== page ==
What advice does EI give to applicants? "You need to demonstrate that you and your team are willing to put time and focus into it. The application has to demonstrate this. Be clear on the monetisation model. How is this business going to make money? How is it going to show 10 jobs within three years? How is it going to show 1m in exports within three years? I'd suggest, before you submit, to get somebody external to look at it and do a sanity check."
Open Emotion Studios has been in business since late 2009, developing titles such as Goldies Revenge and Ninjamurai. Murphy recommends that applicants have their finances, and commercial and technical milestones, in order. "Hash out figures from your previous sales or estimates," says Murphy. "It's best to be realistic. You get people who say, 'We'll be targeting 12m in two months'. When [the adjudicators] read that, they know that's not going to happen. Be realistic with your figures: 'We might turn over 150,000 this year, 400,000 the next, then over 1m in three to five years. "Use a good accountant, he adds."It might seem costly to some start-ups but it really is invaluable because they'll sit down with you and clarify everything. They will streamline the whole thing."
Cell Play Networks staff
[L-R] Doru Paraschiv, Radu Dita, John O'Kane, Marc Diamond, Barry O'Moore
Barry O'Moore, who is working on an iPad game for his new American publishers, says references help the application. "I started the Dublin subsidiary of Playfirst [San Francisco-based casual games publisher]," says O'Moore. "I had a lot of contacts in the U.S., in the social and mobile games space, and was able to get some of those people to give us references. This was helpful, because it showed we could build relationships with American publishers if EI supported us at an early stage."
As part of the evaluation process, Enterprise Ireland and industry experts - such as Collins, Nolan, and Lyon - study the applications for criteria, such as customer demand, long-term business potential, and product innovation. Companies are scored and ranked. The top 25 are then invited to pitch in front of an evaluation panel.
"It's even more intense than Dragon's Den," says Murphy. "There's a panel of between 12 and 14 people. We came prepared: four of us went up for the pitch. It's only a four-minute pitch, so you have to get your point across quickly. There are another four minutes for questions - anything that's unclear will be asked then. It was a bit daunting, but I'd just come from doing a talk at Games Fleadh in front of 500 students, so it wasn't too bad..."
At the end of the pitching process, 15 of the 25 applicants are selected for funding approval. Successful applicants get a development advisor, access to support programmes, such as Internet Growth Acceleration Programme (iGAP), and access to EI's international offices. "There's also 10 days with a mentor," says Cusack. "That can be face to face or over the phone: whatever works for the promoter. The promoter, as part of their application process, outlines the type of mentor they feel they can benefit from. We work with a panel of over 1000 mentors around the country and match the company with a relevant mentor."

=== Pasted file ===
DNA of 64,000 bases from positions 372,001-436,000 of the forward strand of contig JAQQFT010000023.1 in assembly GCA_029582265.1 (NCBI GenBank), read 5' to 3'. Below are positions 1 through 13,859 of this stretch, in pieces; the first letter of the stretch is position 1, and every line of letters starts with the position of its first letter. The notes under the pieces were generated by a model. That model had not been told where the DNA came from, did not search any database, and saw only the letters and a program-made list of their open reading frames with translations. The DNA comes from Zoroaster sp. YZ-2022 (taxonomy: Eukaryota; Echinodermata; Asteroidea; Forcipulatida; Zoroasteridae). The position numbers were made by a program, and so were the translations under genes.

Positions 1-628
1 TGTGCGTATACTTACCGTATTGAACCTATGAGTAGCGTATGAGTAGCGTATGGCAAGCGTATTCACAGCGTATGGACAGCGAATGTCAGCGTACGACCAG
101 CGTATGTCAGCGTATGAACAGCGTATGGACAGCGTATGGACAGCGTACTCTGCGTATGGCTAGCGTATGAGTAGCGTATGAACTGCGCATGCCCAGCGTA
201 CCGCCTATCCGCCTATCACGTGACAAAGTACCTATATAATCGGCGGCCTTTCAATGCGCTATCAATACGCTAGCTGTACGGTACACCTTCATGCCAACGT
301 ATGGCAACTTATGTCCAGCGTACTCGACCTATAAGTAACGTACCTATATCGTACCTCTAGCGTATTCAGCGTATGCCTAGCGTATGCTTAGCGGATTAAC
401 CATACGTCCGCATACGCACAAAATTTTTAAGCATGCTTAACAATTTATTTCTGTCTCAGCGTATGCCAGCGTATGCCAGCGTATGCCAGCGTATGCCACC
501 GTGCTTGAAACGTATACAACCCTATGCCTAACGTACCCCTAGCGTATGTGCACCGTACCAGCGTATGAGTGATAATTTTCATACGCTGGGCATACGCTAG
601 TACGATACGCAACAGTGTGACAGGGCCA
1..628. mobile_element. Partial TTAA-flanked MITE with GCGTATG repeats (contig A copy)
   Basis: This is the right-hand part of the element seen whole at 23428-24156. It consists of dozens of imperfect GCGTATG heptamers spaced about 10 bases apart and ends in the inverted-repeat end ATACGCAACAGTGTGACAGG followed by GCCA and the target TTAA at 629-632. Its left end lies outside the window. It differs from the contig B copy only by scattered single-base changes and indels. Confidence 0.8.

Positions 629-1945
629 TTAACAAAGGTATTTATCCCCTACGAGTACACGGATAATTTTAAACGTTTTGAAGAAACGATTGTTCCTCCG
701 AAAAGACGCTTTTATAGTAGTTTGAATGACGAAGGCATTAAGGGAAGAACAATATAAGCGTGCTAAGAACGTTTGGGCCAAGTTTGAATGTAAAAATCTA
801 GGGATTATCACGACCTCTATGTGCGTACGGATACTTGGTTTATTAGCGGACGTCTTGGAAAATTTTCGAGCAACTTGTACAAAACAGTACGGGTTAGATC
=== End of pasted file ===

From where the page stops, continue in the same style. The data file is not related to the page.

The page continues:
The Competitive Start Fund is more than just an investment, says Murphy: "It's a foot in the door of EI." Successful applicants can also avail of further funding. "There was some confusion that if you've been successful in the Competitive Start Fund, you couldn't come back around for High Potential Start-Up [HPSU] funding," says Cusack. "That's not the case. We would be delighted to see companies who have been selected for Competitive Start Fund, and achieved their milestones, to raise further seed funding, including funding from Enterprise Ireland. It doesn't preclude them from further rounds. To date, some companies, which were selected for the Competitive Start Fund, have been approved for HPSU."
By the end of 2011, Cusack expects to have agreed 55 investments under the Competitive Start Fund. For some developers, giving up 10% equity share is a difficult compromise. Paddy Murphy, however, reckons it's a good deal.
"For the amount of investment, it's very little to give up," he says. "EI are essentially valuing your company at 500,000. A lot of people are very attached to the percentages, but as my accountant once said, 'It's better to have 20% of something than 50% of nothing'. If you feel you can do it on your own, in your company, then I'd say go for it. But if you think you need that little bit of investment to get off the ground, it's definitely worth the equity."
A new call for Competitive Start Fund applications is underway now, closing at 6pm on October 19, 2011. For more information: http://www.enterprise-ireland.com/en/funding-supports/Company/HPSU-Funding/Competitive-Start-Fund-CSF-.html
Bio: Pavel Barter is a freelance journalist based in Belfast and a regular contributor to gd.ie.
Note: Previous story on gd.ie about Open Emotion studios at http://www.gamedevelopers.ie/features/viewfeature.php?article=5642
A screenshot from Revoltin' Youth, the latest PSP Mini from Open Emotion Studios, which launched in Sept. on PSN in the US and Europe.